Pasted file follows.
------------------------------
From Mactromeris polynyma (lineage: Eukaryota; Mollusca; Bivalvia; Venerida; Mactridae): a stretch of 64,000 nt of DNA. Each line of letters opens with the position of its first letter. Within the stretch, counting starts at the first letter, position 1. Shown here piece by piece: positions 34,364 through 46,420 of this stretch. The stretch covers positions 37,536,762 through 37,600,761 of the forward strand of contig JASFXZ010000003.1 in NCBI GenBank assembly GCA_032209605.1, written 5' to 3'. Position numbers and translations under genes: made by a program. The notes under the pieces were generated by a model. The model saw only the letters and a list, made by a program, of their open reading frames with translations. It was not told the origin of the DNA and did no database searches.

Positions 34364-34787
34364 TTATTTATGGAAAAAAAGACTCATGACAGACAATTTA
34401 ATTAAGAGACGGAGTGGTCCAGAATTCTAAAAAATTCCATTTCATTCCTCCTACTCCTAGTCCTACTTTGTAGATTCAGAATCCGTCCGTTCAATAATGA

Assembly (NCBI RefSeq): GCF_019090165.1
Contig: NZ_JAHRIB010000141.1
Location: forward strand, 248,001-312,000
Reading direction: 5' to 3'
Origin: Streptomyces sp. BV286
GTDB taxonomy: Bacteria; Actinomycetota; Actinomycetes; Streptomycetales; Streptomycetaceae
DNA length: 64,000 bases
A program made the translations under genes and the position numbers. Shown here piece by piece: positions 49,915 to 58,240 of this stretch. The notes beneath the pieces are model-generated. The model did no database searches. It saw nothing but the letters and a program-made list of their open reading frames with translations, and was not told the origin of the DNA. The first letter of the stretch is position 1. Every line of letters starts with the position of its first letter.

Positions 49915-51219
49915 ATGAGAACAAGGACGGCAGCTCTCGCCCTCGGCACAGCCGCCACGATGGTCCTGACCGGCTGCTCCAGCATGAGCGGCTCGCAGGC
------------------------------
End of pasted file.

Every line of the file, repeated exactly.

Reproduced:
From Mactromeris polynyma (lineage: Eukaryota; Mollusca; Bivalvia; Venerida; Mactridae): a stretch of 64,000 nt of DNA. Each line of letters opens with the position of its first letter. Within the stretch, counting starts at the first letter, position 1. Shown here piece by piece: positions 34,364 through 46,420 of this stretch. The stretch covers positions 37,536,762 through 37,600,761 of the forward strand of contig JASFXZ010000003.1 in NCBI GenBank assembly GCA_032209605.1, written 5' to 3'. Position numbers and translations under genes: made by a program. The notes under the pieces were generated by a model. The model saw only the letters and a list, made by a program, of their open reading frames with translations. It was not told the origin of the DNA and did no database searches.

Positions 34364-34787
34364 TTATTTATGGAAAAAAAGACTCATGACAGACAATTTA
34401 ATTAAGAGACGGAGTGGTCCAGAATTCTAAAAAATTCCATTTCATTCCTCCTACTCCTAGTCCTACTTTGTAGATTCAGAATCCGTCCGTTCAATAATGA

Assembly (NCBI RefSeq): GCF_019090165.1
Contig: NZ_JAHRIB010000141.1
Location: forward strand, 248,001-312,000
Reading direction: 5' to 3'
Origin: Streptomyces sp. BV286
GTDB taxonomy: Bacteria; Actinomycetota; Actinomycetes; Streptomycetales; Streptomycetaceae
DNA length: 64,000 bases
A program made the translations under genes and the position numbers. Shown here piece by piece: positions 49,915 to 58,240 of this stretch. The notes beneath the pieces are model-generated. The model did no database searches. It saw nothing but the letters and a program-made list of their open reading frames with translations, and was not told the origin of the DNA. The first letter of the stretch is position 1. Every line of letters starts with the position of its first letter.

Positions 49915-51219
49915 ATGAGAACAAGGACGGCAGCTCTCGCCCTCGGCACAGCCGCCACGATGGTCCTGACCGGCTGCTCCAGCATGAGCGGCTCGCAGGC